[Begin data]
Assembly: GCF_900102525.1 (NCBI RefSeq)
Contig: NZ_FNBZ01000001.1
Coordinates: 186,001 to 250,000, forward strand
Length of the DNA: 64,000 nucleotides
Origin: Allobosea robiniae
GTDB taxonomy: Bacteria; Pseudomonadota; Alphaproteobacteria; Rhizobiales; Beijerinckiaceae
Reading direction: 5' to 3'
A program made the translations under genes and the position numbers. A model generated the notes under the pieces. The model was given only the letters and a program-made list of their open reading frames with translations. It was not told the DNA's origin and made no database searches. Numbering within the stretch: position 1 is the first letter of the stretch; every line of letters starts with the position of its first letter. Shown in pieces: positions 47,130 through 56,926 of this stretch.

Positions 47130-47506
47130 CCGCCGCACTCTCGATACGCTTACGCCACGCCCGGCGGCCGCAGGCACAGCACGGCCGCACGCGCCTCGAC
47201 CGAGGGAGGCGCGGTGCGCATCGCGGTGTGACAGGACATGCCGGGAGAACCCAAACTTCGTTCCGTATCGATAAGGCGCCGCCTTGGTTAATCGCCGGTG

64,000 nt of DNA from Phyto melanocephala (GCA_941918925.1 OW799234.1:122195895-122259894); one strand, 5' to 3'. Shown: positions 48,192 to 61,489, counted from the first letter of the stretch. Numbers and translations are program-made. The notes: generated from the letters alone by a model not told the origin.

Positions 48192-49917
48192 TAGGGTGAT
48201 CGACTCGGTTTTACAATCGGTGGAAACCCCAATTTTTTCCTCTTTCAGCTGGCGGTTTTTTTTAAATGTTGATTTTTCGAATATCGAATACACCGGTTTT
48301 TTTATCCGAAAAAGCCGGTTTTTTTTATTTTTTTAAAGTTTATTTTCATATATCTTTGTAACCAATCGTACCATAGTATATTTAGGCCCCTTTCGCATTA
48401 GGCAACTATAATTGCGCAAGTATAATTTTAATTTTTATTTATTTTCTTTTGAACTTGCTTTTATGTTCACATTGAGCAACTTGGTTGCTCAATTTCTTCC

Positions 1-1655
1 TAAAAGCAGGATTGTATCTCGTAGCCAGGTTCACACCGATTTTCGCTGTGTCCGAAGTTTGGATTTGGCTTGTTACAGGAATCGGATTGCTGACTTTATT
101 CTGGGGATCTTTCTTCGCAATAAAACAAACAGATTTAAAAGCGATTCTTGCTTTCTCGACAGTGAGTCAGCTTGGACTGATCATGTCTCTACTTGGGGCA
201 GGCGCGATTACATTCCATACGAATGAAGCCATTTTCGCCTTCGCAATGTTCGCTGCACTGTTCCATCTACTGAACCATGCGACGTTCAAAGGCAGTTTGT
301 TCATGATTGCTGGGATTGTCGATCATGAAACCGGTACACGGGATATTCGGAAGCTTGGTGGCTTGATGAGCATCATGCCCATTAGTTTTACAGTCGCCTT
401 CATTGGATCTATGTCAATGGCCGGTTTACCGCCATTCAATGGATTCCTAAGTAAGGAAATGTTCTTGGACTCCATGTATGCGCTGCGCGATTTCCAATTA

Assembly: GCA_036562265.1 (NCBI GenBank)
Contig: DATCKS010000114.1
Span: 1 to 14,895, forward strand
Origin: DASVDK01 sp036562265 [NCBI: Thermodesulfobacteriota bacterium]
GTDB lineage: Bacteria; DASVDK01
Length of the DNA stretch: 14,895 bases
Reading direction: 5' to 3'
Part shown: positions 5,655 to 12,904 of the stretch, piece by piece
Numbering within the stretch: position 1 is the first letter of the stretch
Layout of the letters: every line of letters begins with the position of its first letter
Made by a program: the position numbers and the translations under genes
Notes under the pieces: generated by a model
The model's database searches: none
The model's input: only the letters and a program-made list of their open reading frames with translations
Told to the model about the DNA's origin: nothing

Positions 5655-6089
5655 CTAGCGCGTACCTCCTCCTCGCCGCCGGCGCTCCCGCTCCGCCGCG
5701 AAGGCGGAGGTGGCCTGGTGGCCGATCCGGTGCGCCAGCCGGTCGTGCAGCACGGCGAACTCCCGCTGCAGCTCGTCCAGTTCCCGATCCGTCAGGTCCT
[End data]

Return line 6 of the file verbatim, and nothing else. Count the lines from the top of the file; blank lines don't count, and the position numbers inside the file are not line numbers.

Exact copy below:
GTDB taxonomy: Bacteria; Pseudomonadota; Alphaproteobacteria; Rhizobiales; Beijerinckiaceae